x Abu Dhabi, UAE Thursday 20 July 2017

Surfing the waves with Al Forsan in Abu Dhabi

Al Forsan International Sports Resort is located in Khalifa City, Abu Dhabi. Individual boarding lessons start at Dh200 per person for a half-hour class. We decided to give it a go.

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Wakeboarding, water skiing and kneeboarding all sound like exciting forms of exercise exclusive to beach babes in California or Australia. In fact, anything that involves a board and a large body of water, I usually associated with washboard abs, golden tans and a flick of wavy blond hair.

So when my two friends (who actually do fit the above description) suggested we try the water sports facilities at the Al Forsan International Sports Resort in Abu Dhabi, I needed some serious persuasion.

After a quick tour around the facility, I was part-eager, part-terrified to try boarding of any kind. Our instructor told us that we had to start off with kneeboarding, before taking on the easy-up board and finally the wakeboard. At first glance it seemed easy enough - you hold on to a bar connected to an overhead cable-ski system (as opposed to the back of a boat) and just keep holding on as it takes you around the outdoor pool.

Our instructor assured us that kneeboarding was far easier than being strapped on to a boat in the middle of the sea as there were no waves to destabilise you. In addition, the cable provides better flexibility and relaxed movement.

A quick search on my phone's fitness app told me one can burn around 300 calories an hour wakeboarding, aside from working one's core strength, arms and upper body.

A week later I was ready to give kneeboarding a go. We got strapped into life vests and helmets and made our way to the beginners pool where we were taken through the basics.

First - and most importantly - you need to strap your knees in tightly and keep your head down; lifting your upper body even slightly would flip your board and throw you in the water.

Next, you have to shift your body weight to steer to the corresponding direction. You must also keep an eye out for the orange buoys located at every turn in the pool - if you go through the two placed on each corner, you're in the clear. If not, the pull of the cable becomes too sharp and makes it harder for you to keep holding on.

As a final warning, we were told to watch out for other riders in case we do fall in, as multiple riders are allowed in the pool at once; 13 per minute to be precise. In the instance we do see someone coming, we're meant to dive into the water to make sure their boards don't hit us in the head. The possibility that this could happen made me feel slightly alarmed.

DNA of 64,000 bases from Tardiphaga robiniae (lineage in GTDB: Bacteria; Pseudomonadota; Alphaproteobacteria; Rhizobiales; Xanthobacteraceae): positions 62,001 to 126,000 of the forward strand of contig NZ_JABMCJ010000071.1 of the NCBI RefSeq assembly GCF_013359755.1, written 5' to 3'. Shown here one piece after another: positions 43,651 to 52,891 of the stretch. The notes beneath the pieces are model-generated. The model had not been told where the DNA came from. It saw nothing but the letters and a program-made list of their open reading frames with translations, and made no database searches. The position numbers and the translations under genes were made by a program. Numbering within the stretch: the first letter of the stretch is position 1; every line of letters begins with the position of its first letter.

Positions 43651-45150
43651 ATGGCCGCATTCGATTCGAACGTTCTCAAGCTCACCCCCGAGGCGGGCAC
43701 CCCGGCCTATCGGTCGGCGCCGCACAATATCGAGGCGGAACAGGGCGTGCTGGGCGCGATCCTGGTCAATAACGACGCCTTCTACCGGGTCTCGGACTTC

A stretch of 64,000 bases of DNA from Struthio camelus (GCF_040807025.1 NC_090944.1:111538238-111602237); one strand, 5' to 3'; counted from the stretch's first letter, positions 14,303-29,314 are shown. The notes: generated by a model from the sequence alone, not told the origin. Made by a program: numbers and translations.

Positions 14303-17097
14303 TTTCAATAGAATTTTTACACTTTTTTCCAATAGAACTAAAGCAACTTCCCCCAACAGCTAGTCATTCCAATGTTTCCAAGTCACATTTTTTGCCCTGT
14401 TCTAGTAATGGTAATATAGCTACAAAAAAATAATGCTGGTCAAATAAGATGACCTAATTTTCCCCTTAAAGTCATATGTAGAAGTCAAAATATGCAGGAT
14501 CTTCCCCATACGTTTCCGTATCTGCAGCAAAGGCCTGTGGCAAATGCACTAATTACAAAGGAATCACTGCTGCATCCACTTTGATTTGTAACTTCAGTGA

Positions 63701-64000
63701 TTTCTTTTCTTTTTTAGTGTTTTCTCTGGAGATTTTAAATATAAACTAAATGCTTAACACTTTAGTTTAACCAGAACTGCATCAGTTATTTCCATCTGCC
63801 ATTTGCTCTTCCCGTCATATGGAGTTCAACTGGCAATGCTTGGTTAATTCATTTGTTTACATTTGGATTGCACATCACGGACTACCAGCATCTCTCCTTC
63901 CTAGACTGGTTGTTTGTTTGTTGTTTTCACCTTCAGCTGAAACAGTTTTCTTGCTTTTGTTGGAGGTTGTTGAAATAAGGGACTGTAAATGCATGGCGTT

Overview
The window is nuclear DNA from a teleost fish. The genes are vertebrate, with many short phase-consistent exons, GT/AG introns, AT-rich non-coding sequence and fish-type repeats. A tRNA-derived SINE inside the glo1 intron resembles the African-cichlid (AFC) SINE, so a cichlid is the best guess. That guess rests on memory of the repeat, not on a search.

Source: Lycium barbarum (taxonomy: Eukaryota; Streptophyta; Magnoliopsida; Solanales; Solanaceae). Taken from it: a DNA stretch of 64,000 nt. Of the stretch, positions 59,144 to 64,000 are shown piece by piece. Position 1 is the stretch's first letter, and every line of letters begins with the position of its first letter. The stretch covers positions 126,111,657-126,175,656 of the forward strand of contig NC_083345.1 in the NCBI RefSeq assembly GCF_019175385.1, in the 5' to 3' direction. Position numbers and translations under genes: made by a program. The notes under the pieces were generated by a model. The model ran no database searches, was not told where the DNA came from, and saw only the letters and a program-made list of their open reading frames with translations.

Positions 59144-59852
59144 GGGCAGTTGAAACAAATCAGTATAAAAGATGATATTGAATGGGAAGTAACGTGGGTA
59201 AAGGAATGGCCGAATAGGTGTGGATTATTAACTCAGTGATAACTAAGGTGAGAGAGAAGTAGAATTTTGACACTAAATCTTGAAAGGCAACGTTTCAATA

I was instructed to take my glasses off (which only added to my panic) and eventually strapped myself into the kneeboard, holding on to the cable as though my life depended on it.

The first tug pulled me straight into the water and for a total of about eight seconds I thought, "Gosh! This isn't so bad". That was until I noticed I couldn't clearly see the orange buoys. When I was around two metres away from them, I quickly shifted my body weight to the left, so much so that I flipped in that direction and fell into the pool.

The best part about falling in is that you break that fear barrier; the worst part is that you have to swim to shore with a board and walk all the way back dripping wet.

The second time around I was more confident and started steering earlier, thus making it through the buoys and almost halfway around the circuit.

By the end of the hour I was exhausted. Between the death-grip I had on the cable, tension in my abs for balance and sheer terror of having to tackle the course, I couldn't make it on to the last circuit.

The next day I could feel my forearm muscles throbbing, my obliques raw and my shoulders stiff, all indicating that I had exercised muscles that hadn't been used in a while.

According to news reports, wakeboarding is one of many sports under consideration to be included in the 2020 Olympics. Who knows how much I would have improved by then?

Al Forsan International Sports Resort is located in Khalifa City, Abu Dhabi. Individual boarding lessons start at Dh200 per person for a half-hour class. For more information, call 02 556 8555 or visit www.alforsan.com

 

neldasher@thenational.ae